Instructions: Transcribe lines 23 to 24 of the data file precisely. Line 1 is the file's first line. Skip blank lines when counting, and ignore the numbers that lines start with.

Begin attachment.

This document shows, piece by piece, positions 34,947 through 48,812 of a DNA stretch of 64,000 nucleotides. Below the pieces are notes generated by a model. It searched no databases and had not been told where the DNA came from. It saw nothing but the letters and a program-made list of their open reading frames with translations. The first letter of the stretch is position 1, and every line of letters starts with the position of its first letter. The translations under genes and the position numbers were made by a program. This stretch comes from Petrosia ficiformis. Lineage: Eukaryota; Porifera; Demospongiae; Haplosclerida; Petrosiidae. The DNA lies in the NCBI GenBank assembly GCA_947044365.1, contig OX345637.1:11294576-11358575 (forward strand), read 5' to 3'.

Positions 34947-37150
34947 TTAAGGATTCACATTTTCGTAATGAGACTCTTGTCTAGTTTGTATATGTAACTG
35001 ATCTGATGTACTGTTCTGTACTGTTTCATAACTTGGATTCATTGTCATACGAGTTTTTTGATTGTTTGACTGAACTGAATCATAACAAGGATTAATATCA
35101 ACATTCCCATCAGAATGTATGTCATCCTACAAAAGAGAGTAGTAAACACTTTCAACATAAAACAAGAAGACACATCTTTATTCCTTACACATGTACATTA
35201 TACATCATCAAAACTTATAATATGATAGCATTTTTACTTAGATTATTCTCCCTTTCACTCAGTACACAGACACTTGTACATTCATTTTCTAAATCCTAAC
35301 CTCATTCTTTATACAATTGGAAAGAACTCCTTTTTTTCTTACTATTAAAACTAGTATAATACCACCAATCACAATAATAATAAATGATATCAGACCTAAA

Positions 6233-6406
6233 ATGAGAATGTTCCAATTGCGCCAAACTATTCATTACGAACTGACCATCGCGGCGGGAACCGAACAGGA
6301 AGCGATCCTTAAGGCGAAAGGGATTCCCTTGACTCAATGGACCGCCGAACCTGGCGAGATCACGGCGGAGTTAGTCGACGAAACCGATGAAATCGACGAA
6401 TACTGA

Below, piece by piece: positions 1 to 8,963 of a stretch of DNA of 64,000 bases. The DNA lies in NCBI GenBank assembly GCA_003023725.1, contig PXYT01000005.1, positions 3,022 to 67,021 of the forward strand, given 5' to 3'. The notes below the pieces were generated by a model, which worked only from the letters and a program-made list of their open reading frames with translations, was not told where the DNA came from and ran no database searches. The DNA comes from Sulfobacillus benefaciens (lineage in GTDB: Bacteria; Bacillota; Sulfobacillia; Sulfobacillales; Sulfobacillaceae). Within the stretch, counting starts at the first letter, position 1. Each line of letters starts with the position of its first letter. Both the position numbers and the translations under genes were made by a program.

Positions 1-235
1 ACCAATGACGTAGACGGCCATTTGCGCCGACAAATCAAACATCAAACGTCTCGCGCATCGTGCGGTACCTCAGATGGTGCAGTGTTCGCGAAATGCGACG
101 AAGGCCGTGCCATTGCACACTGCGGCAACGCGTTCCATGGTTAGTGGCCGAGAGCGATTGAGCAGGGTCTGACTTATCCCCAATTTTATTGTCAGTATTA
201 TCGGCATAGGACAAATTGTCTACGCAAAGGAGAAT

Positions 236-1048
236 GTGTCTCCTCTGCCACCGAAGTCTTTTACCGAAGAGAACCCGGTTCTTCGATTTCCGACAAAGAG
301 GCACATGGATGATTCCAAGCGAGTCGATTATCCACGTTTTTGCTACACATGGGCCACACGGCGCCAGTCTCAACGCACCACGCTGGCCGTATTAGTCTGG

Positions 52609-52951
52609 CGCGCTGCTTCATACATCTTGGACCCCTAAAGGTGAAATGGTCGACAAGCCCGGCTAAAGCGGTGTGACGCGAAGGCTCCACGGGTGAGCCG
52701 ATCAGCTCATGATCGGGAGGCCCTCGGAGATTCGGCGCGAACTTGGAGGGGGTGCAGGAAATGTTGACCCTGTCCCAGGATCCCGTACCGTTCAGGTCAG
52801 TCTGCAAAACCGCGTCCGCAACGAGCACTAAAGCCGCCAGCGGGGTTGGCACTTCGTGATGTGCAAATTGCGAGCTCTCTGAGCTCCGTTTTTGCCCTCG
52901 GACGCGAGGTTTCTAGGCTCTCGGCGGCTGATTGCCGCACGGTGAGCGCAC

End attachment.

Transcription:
52801 TCTGCAAAACCGCGTCCGCAACGAGCACTAAAGCCGCCAGCGGGGTTGGCACTTCGTGATGTGCAAATTGCGAGCTCTCTGAGCTCCGTTTTTGCCCTCG
52901 GACGCGAGGTTTCTAGGCTCTCGGCGGCTGATTGCCGCACGGTGAGCGCAC